An alien who is the subject of an outstanding warrant of arrest for criminal violations;



    An alien who during the course of the interview assaults another party, e.g., the interviewing officer, a government clerk, a government attorney, or a co- interviewee (such as a spouse or child);



    An alien, who during the course of the interview, willfully destroys government property or commits any other crimes of such nature and magnitude;



    The alien is a threat to the safety or well-being of another party;



    An alien who is the subject of a previously-issued warrant of deportation or warrant of removal, UNLESS the alien is seeking benefits under a provision of a law (e.g., NACARA or HRIFA) which specifically allows an alien under an order of deportation or removal to seek such benefits; or



    Any other similar action or situation, which in the view of district management, warrants placing the alien under arrest



    (3) Procedure. If an interviewing officer believes that an alien's situation or actions fall within the guidelines set forth in Chapter 15.1(c)(2) above, he or she shall refer the matter (through his or her supervisory chain of command) to the local Investigation Branch in accordance with established local procedures.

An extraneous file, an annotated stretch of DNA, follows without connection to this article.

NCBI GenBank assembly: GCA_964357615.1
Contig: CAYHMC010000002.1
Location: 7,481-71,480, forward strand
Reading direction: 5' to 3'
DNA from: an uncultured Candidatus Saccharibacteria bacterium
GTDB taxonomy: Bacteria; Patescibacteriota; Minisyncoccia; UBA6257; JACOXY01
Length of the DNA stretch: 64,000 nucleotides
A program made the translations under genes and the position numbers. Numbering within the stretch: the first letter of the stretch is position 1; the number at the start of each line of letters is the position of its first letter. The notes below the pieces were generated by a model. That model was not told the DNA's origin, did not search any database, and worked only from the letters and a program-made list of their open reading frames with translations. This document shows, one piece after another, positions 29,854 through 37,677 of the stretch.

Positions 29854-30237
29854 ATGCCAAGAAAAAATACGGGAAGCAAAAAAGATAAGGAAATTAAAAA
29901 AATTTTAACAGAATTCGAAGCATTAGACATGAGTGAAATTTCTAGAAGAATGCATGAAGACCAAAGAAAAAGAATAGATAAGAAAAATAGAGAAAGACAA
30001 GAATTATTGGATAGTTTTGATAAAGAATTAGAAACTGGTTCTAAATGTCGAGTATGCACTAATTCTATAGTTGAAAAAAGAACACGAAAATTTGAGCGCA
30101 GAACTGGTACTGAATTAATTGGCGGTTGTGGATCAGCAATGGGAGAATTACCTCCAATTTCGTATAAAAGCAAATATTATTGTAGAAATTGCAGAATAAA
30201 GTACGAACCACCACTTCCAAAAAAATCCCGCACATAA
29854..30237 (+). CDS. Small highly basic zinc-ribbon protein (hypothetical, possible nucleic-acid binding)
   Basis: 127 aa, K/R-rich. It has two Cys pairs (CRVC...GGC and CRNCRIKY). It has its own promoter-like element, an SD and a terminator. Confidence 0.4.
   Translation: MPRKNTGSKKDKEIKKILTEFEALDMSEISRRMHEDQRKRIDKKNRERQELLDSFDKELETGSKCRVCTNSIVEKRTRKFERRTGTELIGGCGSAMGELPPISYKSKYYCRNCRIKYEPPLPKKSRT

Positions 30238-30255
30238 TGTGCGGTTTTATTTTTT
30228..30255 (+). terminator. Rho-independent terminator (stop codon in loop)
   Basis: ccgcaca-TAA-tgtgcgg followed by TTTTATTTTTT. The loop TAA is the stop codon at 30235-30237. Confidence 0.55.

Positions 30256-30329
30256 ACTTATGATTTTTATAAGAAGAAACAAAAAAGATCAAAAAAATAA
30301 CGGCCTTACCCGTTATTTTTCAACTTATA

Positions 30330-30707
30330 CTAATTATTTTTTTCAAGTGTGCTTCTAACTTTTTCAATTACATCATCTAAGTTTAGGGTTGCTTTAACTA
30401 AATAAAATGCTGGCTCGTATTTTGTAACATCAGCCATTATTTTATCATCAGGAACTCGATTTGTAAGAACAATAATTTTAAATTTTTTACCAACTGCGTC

The actual decision as to whether to place the alien under arrest shall be made by the appropriate Enforcement Branch personnel in accordance with established procedures.



    (d) Failure of an Applicant, a Petitioner, a Sponsor, a Beneficiary, or Other Individual to Appear for a Scheduled Interview. [Added on 11-23-2005]



    If an applicant, a petitioner, a sponsor, a beneficiary, or other individual fails to appear for a scheduled interview, the adjudicator is directed to comply immediately with the following instructions and either reschedule the interview or deny the related application or petition for abandonment.



    (1) Evidence of Request for Rescheduling of the Interview or Notification of Change of Address.



    (A) Request to Reschedule the Interview. The adjudicator must verify whether the individual required to appear for an interview has requested rescheduling of the interview. If the adjudicator finds a request to reschedule the interview that was submitted prior to the date and time of the interview, the adjudicator should evaluate the request in accordance with the instructions listed in section Chapter 15.1(b)(2) of this chapter.